White substance is seen in the river near U.S. Marine Corps Air Station Futenma in Ginowan, Okinawa Prefecture, on April 11, 2020, a day after toxic fire extinguisher foam leaked from the air station. (Asahi Shimbun file photo).
by The Asahi Shimbun, September 29, 2021
We are at a loss for words at the erratic attitude and behavior of the U.S. forces stationed in Okinawa Prefecture.
In an incredible move, the U.S. Marine Corps released late last month some 64,000 liters of water containing perfluorooctane sulfonic acid (PFOS), a toxic perfluorinated compound, from its Air Station Futenma, in the prefecture, into the sewage system.
PFOS was previously used in firefighting foam and other products. Amid rising concerns that PFOS could seriously harm human organisms and the environment, the production and use of the chemical substance are currently banned, in principle, by law.
The U.S. forces had approached Japanese officials with a plan to release the PFOS-tainted water on grounds that it would be too costly to dispose of by incineration. And they released the water one-sidedly while the governments of both nations were still holding talks over the matter.
The act is downright impermissible.
The government of Japan, which is typically half-hearted over similar matters for fear of displeasing U.S. officials, immediately expressed regret at the development this time. The Okinawa prefectural assembly unanimously approved a resolution of protest against the U.S. government and its military.
The U.S. forces explained the release entailed no danger because the water had been processed to reduce its PFOS concentration to low levels before it was dumped.
However, the city government of Ginowan, where the air station is located, said that a sewage sample was found to contain toxic substances, including PFOS, at more than 13 times the target concentration set by the central government for the purpose of controlling water quality in rivers and elsewhere.
Tokyo should call on U.S. officials for a clear explanation on the matter.
The Environment Ministry said last year that 3.4 million liters of firefighting foam containing PFOS were stored at sites across Japan, including fire stations, bases of the Self-Defense Forces and airports. Similar firefighting foam splattered during an accident in February at Air SDF Naha Air Base in Okinawa Prefecture, one of those storage sites.
In a separate development, it was recently learned that contaminants including PFOS had been detected at high concentrations in water tanks on the grounds of Naha Air Base. Defense Minister Nobuo Kishi said, in response, that he will have similar tests conducted at SDF bases across Japan.
Both cases amount to irregularities that should never be overlooked. The Defense Ministry should be rigorously held responsible for the lax management.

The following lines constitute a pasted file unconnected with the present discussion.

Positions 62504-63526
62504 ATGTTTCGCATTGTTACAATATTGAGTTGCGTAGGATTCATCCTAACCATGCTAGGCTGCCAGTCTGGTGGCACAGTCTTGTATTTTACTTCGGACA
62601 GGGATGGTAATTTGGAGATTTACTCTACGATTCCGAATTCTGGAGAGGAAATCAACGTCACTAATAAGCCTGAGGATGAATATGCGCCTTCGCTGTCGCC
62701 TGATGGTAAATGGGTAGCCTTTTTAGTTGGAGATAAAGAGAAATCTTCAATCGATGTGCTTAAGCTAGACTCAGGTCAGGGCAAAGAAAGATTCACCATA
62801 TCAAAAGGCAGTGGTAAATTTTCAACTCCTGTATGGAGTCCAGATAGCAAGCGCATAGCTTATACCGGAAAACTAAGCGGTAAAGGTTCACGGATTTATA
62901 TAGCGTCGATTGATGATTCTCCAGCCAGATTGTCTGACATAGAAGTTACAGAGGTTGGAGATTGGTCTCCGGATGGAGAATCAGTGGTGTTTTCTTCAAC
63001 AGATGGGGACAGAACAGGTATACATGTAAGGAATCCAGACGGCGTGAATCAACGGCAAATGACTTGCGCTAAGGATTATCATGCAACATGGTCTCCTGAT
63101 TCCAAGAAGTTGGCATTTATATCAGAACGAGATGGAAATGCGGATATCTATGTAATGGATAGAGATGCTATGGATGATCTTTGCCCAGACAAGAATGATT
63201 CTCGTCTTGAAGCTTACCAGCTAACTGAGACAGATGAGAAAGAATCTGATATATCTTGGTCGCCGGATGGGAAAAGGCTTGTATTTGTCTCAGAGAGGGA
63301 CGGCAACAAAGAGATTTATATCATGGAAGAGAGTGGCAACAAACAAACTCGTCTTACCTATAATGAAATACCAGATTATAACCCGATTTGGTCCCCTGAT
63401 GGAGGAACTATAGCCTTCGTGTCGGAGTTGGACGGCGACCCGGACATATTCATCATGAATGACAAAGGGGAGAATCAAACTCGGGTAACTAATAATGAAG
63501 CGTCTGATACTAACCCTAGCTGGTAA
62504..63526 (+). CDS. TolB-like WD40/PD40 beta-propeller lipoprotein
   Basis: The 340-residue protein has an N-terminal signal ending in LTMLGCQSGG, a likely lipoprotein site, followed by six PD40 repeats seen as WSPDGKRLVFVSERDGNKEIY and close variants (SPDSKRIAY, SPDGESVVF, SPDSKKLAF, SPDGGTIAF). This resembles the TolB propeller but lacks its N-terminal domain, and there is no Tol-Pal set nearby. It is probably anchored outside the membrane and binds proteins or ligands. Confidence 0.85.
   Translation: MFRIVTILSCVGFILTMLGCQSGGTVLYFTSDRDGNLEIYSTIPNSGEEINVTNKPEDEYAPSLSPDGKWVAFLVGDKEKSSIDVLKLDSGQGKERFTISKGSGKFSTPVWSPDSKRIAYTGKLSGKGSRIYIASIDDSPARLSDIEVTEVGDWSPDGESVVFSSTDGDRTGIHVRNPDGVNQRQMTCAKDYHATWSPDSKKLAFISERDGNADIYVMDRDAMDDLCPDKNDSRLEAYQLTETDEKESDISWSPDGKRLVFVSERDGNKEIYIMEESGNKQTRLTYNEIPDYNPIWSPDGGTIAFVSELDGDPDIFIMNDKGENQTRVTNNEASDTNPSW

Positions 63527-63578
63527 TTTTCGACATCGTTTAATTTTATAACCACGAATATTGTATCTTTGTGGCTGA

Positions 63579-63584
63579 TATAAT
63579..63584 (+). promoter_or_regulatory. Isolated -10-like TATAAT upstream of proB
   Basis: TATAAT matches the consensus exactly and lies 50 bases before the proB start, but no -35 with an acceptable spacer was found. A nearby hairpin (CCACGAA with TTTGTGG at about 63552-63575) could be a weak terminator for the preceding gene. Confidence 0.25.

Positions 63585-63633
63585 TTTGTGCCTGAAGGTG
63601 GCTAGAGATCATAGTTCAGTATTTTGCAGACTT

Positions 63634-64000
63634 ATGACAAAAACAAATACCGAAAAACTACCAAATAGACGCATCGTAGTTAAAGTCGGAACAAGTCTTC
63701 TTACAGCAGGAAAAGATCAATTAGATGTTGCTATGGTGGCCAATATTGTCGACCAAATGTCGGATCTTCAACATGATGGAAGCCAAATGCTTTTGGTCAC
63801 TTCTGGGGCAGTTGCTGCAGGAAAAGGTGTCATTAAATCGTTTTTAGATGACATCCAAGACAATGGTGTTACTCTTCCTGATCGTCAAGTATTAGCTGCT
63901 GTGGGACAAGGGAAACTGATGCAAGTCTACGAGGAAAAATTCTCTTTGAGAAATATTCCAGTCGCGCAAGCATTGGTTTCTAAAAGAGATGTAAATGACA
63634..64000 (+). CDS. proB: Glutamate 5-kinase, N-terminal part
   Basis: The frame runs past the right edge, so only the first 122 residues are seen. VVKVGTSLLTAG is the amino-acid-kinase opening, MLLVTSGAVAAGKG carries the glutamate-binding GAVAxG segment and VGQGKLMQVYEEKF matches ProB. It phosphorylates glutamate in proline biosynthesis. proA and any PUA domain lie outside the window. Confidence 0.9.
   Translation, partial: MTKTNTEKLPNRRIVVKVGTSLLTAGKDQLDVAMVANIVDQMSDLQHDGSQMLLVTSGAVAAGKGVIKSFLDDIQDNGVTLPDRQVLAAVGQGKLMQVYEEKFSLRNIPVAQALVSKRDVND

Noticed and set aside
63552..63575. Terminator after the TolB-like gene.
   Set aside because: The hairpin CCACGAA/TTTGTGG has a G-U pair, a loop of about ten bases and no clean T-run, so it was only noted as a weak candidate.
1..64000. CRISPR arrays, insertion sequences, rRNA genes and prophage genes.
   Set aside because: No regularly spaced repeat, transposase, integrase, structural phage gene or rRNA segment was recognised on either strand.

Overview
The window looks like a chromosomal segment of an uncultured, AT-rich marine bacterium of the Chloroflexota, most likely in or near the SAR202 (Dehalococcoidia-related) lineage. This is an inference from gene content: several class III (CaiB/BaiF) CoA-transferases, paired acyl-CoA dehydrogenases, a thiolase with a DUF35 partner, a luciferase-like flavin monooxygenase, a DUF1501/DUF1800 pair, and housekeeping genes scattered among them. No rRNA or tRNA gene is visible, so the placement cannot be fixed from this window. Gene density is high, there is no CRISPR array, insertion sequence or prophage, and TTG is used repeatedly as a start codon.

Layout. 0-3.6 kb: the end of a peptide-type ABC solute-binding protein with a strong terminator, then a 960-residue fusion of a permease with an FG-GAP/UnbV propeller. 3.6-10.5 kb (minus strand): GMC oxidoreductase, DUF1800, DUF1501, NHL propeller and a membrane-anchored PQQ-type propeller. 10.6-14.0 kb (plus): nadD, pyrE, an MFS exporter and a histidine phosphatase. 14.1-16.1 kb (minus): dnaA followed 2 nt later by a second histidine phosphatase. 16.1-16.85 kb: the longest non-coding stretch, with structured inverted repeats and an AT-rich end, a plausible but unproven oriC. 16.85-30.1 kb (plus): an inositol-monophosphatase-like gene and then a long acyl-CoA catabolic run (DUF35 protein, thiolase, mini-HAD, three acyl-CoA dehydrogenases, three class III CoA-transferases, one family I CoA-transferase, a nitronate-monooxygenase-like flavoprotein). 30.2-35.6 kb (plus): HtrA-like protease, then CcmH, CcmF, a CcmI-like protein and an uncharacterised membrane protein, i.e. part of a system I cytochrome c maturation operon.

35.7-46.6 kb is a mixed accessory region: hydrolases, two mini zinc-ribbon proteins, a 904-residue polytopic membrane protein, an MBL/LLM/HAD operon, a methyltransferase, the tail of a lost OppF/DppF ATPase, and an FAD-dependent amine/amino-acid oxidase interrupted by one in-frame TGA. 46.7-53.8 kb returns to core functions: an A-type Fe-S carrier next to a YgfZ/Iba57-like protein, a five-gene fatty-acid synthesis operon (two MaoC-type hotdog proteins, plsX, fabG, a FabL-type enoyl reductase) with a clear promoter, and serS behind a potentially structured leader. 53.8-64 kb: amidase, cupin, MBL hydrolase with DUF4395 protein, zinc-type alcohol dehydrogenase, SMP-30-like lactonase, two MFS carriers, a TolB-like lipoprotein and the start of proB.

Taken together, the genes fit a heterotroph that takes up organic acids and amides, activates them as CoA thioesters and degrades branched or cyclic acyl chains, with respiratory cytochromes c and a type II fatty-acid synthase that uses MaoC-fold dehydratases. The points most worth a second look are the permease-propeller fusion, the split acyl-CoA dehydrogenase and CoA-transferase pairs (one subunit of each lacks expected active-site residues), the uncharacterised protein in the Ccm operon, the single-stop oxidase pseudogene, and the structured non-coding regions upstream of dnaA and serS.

That said, SDF bases are at least accessible for investigations. When it comes to the U.S. forces in Japan, however, Japanese officials are kept totally in the dark about what amount of toxic materials they possess and how they are administering those substances.
That is because the supervisory authority over U.S. military bases in Japan lies with the U.S. forces under the Status of Forces Agreement. A supplementary agreement on environmental stewardship took effect in 2015, but the competence of Japanese authorities in that field remains ambiguous.
In fact, the central government and the Okinawa prefectural government have demanded, on multiple occasions since 2016, to enter the grounds of U.S. Kadena Air Base for on-the-spot inspections, because PFOS had been detected in high concentrations outside the base. However, the demands were turned down by the U.S. forces.
The prefectural government has been calling for an amendment to applicable rules so Japanese officials will be allowed promptly to enter the grounds of U.S. military bases because PFOS has been found constantly around U.S. bases in the prefecture, including Kadena.
The question is not limited to Okinawa Prefecture alone. Similar cases have arisen across Japan, including at U.S. Yokota Air Base in western Tokyo, outside which PFOS has been detected in wells.
The government of Japan should hold talks with Washington in response to the public’s concerns over the matter.
The U.S. forces refused to accept protests over the latest, unilateral release of contaminated water and instead only agreed to meet with a senior official of the Okinawa prefectural government in what they called an exchange of views.
That behavior is also seldom understandable. The U.S. forces’ high-handed manner will only deepen the rift between themselves and the Okinawans and entrench the latter’s mistrust into something indelible.
–The Asahi Shimbun, Sept. 12